ולבש הכהן מדו בד ומכנסי בד ילבש על בשרו והרים את הדשן אשר תאכל האש את העלה על המזבח ושמו אצל המזבח. ופשט את־בגדיו ולבש בגדים אחרים והוציא את־הדשן אל מחוץ למחנה אל מקום טהור
The kohen shall dress in his fitted linen tunic… he shall separate the ash…and place it next to the alter. He shall remove his garments and don other garments, and he shall remove the ash to the outside of the camp (6:3-4)
Chazal (Yoma 23b) explain that the Kohen's act of removing his garments was an act of derech eretz, because it is not proper for a servant to pour wine for his master while wearing the same garments that he wore when he was cooking the meal.
The Rosh HaYeshiva, Rav Gifter z”l learned a powerful message from Chazal's words. A מלך בשר ודם (human king) has many servants in a multiple positions. Each servant has his own job and is meant to restrict his area of expertise to that role. A cook remains in the kitchen, while the king's waiter is someone whose training, refinement and breeding benefit him as he "serves" the king.
But when it comes to serving the Melech Malchei Hamelochim, the opposite is true. The same Kohen that takes out the ashes, then goes on to remove his clothes, don other clothes and continue with the avodah. Every aspect of avodas Hashem, regardless of how menial it may appear to a regular person, is equally important and praiseworthy. One who has performed a seemingly menial and common task has fulfilled Hashem's will and is thus worthy of praise regardless of the nature of the task. The fulfillment of Hashem's will is the critical factor.
The Mishna in Pirkei Avos 2:1 states, והוי זהיר במצוה קלה כבחמורה, שאין אתה יודע מתן שכרן של מצות - Rebbe said, "Be as scrupulous in performing a minor mitzvah as in performing a major one, for you do not know the reward for mitzvos. Rebbe is teaching us that with regard to HaShem’s mitzvos, there is nothing menial or degrading. Each and every mitzvah should be accorded the highest honor and respect and treated with the realization that it is a beautiful gem waiting to be treasured.
One of the parts of the avodah on Yom Kippur was the sending of the goat with the designated person (“ish iti”) who would then push it off a cliff to its death. This was done with great fanfare as the ish iti would be accompanied by the most precious people of Yerushalayim (Yakirei Yerushalayim), pausing along the way from one sukkah to another.
It is interesting that these great people would accompany him on the holy day of Yom Kippur as if they had nothing better to do with their time. Wasn’t this the most exciting day to be a spectator at the Beis Hamikdash? Only once a year could one see the way the Kohen Gadol ran to and fro. He would change from one set of garments to the other and immerse in the mikvah five different times; the gold garments, and the linen ones, the burning of the ketores and offering the korban. This was true glory and excitement happening in front of everyone’s eyes that no one wanted to miss. Think of all the hisorerus/inspiration that one could glean from such a sight! And yet, these people went to accompany the ish iti so that he should not go alone.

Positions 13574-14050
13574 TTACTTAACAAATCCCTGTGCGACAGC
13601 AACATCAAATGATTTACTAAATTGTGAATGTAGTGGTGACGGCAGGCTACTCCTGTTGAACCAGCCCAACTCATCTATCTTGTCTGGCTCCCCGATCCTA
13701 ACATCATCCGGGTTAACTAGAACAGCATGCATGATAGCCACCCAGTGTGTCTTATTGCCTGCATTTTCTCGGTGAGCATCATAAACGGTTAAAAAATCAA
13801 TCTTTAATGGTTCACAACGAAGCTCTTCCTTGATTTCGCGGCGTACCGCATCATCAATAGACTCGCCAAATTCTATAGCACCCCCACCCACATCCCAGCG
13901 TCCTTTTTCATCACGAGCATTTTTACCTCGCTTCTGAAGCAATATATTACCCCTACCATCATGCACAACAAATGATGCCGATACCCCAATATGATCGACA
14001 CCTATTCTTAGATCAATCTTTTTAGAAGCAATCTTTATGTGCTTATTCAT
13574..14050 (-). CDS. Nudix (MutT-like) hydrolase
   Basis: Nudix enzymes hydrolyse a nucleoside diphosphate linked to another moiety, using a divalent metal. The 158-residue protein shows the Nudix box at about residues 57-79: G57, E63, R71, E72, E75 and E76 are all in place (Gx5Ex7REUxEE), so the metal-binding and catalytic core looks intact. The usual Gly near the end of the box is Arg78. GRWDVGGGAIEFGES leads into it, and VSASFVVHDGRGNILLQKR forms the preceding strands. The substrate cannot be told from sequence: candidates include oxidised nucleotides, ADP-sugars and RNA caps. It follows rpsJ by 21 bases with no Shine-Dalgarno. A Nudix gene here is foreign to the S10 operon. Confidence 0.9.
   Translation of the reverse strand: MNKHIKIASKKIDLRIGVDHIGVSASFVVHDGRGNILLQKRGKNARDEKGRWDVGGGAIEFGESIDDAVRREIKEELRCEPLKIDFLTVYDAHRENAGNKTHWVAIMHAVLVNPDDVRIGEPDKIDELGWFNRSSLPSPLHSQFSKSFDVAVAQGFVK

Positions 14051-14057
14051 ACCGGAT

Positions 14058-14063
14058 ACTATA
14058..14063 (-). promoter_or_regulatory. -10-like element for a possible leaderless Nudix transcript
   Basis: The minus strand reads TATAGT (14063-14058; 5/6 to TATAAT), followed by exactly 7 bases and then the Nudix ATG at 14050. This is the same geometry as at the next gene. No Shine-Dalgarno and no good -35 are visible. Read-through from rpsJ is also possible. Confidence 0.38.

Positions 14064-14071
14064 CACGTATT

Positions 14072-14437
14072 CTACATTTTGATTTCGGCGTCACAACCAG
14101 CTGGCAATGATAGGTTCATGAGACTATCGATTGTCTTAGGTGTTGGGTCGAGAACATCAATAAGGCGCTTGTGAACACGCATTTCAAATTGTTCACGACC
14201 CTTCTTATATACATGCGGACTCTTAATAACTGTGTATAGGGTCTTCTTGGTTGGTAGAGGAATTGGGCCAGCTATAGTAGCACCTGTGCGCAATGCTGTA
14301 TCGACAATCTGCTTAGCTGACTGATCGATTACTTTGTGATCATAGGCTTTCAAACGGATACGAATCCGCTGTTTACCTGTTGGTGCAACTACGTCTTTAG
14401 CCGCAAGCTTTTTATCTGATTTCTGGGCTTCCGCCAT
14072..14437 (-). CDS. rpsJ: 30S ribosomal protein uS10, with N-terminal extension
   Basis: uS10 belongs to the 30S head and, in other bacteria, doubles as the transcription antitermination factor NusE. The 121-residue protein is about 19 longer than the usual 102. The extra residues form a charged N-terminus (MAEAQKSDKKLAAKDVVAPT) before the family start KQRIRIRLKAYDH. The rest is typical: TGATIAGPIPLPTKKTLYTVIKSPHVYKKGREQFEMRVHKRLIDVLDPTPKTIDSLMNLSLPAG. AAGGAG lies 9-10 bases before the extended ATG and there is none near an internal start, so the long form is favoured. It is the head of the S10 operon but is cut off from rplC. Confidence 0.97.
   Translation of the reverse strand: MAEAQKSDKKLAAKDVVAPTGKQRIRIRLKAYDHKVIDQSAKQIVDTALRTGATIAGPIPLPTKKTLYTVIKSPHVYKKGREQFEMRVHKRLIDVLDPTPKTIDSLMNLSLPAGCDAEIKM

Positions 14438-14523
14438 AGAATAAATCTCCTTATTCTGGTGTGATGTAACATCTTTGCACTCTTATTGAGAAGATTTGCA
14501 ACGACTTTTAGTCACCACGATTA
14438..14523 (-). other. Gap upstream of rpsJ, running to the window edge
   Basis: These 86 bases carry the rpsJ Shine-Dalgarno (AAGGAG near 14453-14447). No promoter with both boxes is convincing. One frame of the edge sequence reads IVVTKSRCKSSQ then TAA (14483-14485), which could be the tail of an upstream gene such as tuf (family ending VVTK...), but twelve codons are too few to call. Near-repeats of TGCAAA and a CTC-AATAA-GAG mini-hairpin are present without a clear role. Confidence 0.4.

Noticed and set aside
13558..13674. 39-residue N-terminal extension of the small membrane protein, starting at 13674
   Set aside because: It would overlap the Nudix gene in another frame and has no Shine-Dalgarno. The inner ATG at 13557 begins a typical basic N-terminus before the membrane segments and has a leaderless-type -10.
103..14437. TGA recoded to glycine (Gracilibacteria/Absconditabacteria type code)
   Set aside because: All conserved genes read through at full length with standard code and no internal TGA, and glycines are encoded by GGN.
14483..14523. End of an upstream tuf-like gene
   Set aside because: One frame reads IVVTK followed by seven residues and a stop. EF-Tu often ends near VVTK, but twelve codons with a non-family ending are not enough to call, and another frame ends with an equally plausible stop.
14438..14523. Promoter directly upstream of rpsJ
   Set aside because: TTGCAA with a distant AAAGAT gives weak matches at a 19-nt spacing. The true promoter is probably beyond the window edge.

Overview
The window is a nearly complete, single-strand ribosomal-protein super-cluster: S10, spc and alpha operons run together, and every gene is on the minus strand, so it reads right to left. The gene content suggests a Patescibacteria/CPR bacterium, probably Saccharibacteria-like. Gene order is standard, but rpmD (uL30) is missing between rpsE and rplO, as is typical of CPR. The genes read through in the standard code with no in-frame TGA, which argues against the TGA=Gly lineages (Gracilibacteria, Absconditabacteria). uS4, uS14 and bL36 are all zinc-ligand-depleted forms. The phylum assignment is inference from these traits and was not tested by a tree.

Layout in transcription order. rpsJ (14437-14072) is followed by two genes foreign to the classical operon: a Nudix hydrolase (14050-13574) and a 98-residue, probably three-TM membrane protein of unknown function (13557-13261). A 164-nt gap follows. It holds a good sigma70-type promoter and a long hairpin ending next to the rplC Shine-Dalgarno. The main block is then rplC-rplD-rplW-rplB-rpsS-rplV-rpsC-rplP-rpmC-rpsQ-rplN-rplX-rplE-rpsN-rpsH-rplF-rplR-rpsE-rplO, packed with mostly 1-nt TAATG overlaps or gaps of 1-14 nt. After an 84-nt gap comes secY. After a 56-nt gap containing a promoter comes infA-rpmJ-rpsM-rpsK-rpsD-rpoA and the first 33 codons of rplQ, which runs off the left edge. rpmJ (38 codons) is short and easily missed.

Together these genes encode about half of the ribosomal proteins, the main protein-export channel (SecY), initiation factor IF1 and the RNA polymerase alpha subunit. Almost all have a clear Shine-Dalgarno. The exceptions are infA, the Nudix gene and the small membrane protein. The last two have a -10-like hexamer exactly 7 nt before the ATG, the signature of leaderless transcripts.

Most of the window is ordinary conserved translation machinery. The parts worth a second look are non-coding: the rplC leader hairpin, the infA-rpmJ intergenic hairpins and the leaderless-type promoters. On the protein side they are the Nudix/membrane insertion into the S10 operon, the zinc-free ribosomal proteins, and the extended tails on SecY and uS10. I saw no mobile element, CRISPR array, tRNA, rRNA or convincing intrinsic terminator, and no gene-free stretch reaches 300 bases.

The well-known explanation here is that this would demonstrate that the importance of chessed is far greater than even witnessing the avodah on yom Kippur. The sefer K’motzai Shalal Rav points out that it is for this reason that these people were called the “Yakirei Yerushalayim”, because they would put others before ourselves. In the introduction to the sefer Nefesh HaChayim, Rav Chayim Volzhiner’s son writes that his father constantly told him these words: כל האדם לא לעצמו נברא, רק להועיל לאחריני ככל אשר ימצא בכחו לעשות-the creation of man was not for himself, but rather to help another to the utmost of his ability.
Based on what Rav Gifter z”l pointed out; perhaps we can suggest another limud from here as well:
This person was called the “ish iti” because he was “designated” for this purpose. The Yakirei Yerushalayim went along with him instead of watching the kohein gadol to teach us that any person that truly fulfills their tachlis/mission can be just as great as a kohein gadol on Yom Kippur (respectively).
While it’s true that Reuven may not possess Shimon’s talents, at the same time he must know that it is also not expected of him to accomplish Shimon’s mission. As the famous story of the rebbe Reb Zeesha goes: Reb Zeesha was on his deathbed, surrounded by his talmidim. He was crying and no one could comfort him. One talmid asked him: “Rebbe, Why do you cry? You were almost as wise as Moshe and as kind as Avraham." Reb Zeesha answered, "When I pass from this world and appear before the Beis Din Shel Maalah (Heavenly Tribunal), they won't ask me, 'Zeesha, why weren't you as wise as Moshe or as kind as Avraham,' rather, they will ask me, 'Zeesha, why weren't you Zeesha?' Why didn't I fulfill my potential, why didn't I follow the path that could have been mine? That is why I am crying."
Good Shabbos, מרדכי אפפעל